Jane Fraser to become Citi CEO; 1st woman to lead major bank

Cover Image
Photo credit In this undated photo provided by Citigroup, head of Citi’s global consumer banking division Jane Fraser poses for a portrait. Citigroup announced Thursday, Sept. 10, 2020, that Fraser would succeed Michael Corbat as the bank’s next chief executive, making Fraser the first woman to ever lead a Wall Street bank. (Julian Restrepo/Citigroup via AP)
By The Associated Press

NEW YORK (AP) — Citigroup's Jane Fraser will become the first woman to ever lead a Wall Street bank when she succeeds CEO Michael Corbat in February.

The New York bank announced the succession Thursday.

Fraser is currently head of Citi's global consumer banking division, a major part of the bank that oversees checking and savings accounts but also Citi's massive credit card business. She's been with Citi for 16 years.

Fraser will be the first woman to lead one of Wall Street's big six banks, a major accomplishment in an industry long dominated by men. JPMorgan Chase CEO Jamie Dimon has had women as his second-in-command for years, but shows no signs of stepping down. In a Congressional hearing last year, the CEOs of the Wall Street banks were asked whether they expected to be succeeded by a woman in their roles, and no man raised their hand at the time.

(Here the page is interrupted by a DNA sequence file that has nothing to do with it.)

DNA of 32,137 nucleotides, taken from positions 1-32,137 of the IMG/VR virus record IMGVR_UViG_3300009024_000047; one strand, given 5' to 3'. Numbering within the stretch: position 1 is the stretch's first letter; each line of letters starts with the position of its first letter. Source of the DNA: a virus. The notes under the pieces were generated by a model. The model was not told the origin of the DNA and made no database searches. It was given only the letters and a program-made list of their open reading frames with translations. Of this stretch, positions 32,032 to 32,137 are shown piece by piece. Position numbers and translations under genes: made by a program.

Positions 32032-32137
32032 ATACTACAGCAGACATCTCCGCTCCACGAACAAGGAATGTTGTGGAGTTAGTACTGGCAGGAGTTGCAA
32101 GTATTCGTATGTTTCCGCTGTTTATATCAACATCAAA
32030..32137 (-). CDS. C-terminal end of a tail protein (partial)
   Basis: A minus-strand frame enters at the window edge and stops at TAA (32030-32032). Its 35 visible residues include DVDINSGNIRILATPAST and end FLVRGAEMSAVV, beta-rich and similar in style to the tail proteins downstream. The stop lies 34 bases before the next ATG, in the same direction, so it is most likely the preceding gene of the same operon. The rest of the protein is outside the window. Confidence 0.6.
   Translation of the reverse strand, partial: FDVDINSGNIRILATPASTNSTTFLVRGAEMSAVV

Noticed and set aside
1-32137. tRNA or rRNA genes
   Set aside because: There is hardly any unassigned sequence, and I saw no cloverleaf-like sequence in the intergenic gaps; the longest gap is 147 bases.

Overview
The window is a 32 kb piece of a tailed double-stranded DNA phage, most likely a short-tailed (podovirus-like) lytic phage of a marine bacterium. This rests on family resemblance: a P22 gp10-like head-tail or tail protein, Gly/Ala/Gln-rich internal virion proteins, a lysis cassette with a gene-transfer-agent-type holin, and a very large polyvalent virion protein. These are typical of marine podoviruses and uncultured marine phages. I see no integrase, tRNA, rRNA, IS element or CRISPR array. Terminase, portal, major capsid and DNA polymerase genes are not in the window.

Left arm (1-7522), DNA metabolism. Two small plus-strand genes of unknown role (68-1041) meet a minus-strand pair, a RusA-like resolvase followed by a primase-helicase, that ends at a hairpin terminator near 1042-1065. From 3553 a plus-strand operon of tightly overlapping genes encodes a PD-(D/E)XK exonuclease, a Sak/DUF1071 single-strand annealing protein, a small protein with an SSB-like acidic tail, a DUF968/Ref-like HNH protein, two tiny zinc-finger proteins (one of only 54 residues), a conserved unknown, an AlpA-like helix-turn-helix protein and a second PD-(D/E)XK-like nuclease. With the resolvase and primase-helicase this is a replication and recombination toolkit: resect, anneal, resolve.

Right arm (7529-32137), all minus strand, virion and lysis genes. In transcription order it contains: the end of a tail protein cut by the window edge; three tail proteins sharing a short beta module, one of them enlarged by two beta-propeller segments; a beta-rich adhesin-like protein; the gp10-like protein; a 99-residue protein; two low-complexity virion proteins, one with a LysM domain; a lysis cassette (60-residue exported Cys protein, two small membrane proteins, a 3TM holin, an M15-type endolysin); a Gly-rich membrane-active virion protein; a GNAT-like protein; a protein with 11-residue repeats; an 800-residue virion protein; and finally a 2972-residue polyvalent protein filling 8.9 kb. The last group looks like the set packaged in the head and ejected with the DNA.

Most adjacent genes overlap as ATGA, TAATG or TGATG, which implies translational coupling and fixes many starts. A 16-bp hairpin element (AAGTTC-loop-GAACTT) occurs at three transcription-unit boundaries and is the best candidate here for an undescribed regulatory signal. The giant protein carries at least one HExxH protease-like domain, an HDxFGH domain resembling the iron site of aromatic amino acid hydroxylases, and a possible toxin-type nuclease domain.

“Citi is an incredible institution with a proud history and a bright future. I am excited to join with my colleagues in writing the next chapter,” Fraser said in a prepared statement.

Corbat led Citigroup for eight years, rebuilding the company after it nearly collapsed during the Great Recession and 2008 financial crisis. The federal government had to step in to buy a stake in Citi to keep it afloat, and the bank had some of the most toxic assets on its books of all the major banks during this time.

Corbat turned Citi into a much smaller and stable entity, focusing on its credit card businesses and its international banking franchise. The bank was able to pass the Federal Reserve's “stress tests,” which test a bank's resiliency, and is considered a much stronger institution now than it ever was before the financial crisis.